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Occup Med (Lond). 2010 Jan;60(1):75-7. doi: 10.1093/occmed/kqp120. Epub 2009 Oct 28.

Laboratory worker knowledge, attitudes and practices towards smallpox vaccine.

Author information

  • 1Poxvirus and Rabies Branch, Centers for Disease Control and Prevention, Atlanta, GA 30333, USA.



Recent cases of laboratory-acquired vaccinia virus (VV) infection highlight the need for laboratory safety.


To determine laboratory worker adherence to the Advisory Committee for Immunization Practices smallpox vaccination recommendations, assess potential barriers to vaccination and determine the influence of training on laboratory worker attitudes.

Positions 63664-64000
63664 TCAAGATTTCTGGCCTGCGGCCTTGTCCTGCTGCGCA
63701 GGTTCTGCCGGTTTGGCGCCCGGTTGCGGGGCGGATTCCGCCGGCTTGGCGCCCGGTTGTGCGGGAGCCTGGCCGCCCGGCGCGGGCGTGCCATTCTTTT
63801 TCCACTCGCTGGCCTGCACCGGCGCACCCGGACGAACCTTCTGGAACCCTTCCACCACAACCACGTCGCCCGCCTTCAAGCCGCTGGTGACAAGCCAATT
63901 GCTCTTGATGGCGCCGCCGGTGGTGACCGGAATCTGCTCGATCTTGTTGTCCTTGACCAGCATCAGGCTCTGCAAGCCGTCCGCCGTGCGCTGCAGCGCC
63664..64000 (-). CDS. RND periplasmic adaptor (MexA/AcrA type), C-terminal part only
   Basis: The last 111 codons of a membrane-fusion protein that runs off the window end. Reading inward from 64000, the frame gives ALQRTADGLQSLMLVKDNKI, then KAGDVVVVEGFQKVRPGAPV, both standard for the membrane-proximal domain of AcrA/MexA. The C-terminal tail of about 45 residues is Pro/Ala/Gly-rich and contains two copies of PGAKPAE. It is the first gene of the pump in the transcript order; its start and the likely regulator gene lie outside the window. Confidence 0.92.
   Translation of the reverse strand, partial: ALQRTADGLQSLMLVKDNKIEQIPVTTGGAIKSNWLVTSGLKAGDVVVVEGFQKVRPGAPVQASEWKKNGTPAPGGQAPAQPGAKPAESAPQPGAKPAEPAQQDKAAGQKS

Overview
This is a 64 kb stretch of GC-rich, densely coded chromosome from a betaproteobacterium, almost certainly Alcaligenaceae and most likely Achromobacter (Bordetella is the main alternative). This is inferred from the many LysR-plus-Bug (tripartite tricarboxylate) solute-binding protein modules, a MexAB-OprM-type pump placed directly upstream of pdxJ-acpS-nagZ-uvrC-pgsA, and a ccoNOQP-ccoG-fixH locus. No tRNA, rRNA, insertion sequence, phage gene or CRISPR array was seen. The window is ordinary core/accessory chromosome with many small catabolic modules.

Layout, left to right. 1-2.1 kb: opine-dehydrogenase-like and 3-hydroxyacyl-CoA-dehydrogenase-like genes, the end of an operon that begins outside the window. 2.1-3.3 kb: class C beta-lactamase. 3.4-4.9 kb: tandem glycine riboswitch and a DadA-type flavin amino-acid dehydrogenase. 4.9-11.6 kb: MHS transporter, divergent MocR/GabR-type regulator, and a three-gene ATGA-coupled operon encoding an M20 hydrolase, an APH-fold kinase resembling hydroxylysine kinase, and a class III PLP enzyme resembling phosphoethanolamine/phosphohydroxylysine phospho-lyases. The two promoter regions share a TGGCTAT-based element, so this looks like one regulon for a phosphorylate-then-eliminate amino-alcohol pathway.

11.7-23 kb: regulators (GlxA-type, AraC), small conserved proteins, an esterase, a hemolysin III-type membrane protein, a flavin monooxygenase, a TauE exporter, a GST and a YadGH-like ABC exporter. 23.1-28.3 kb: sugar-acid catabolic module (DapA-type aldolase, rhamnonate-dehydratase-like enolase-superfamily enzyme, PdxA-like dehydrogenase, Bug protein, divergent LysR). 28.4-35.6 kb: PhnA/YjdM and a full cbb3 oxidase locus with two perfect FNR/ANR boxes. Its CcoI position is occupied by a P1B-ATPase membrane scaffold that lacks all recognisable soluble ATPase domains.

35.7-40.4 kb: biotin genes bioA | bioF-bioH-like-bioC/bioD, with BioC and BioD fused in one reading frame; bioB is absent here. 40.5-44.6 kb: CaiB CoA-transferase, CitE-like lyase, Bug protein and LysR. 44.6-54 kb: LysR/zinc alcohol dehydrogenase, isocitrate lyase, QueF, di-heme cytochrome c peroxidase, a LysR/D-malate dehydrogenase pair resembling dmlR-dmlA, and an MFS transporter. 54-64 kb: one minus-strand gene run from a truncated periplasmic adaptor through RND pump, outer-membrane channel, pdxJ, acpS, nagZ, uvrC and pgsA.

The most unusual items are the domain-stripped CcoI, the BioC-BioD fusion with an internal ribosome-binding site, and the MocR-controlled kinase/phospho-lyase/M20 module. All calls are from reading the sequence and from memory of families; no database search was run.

Ninety-two laboratory workers in Pennsylvania were contacted and asked to complete an online survey about VV usage; 45 responded.


Eighty-seven per cent had received a smallpox vaccination in their lifetime; 73% received vaccination in the past 10 years. More workers had been given training regarding the potential risks, versus the potential benefits of vaccination, and most perceived that adverse outcomes were more likely to occur following vaccination versus accidental infection.


The results of this study suggest that the main barrier to vaccination may be fear associated with possible vaccine adverse effects and a willingness to risk accidental infection rather than be vaccinated. More information and training about the potential benefits of vaccination, as well as the potential adverse outcomes associated with accidental infection, is therefore warranted.

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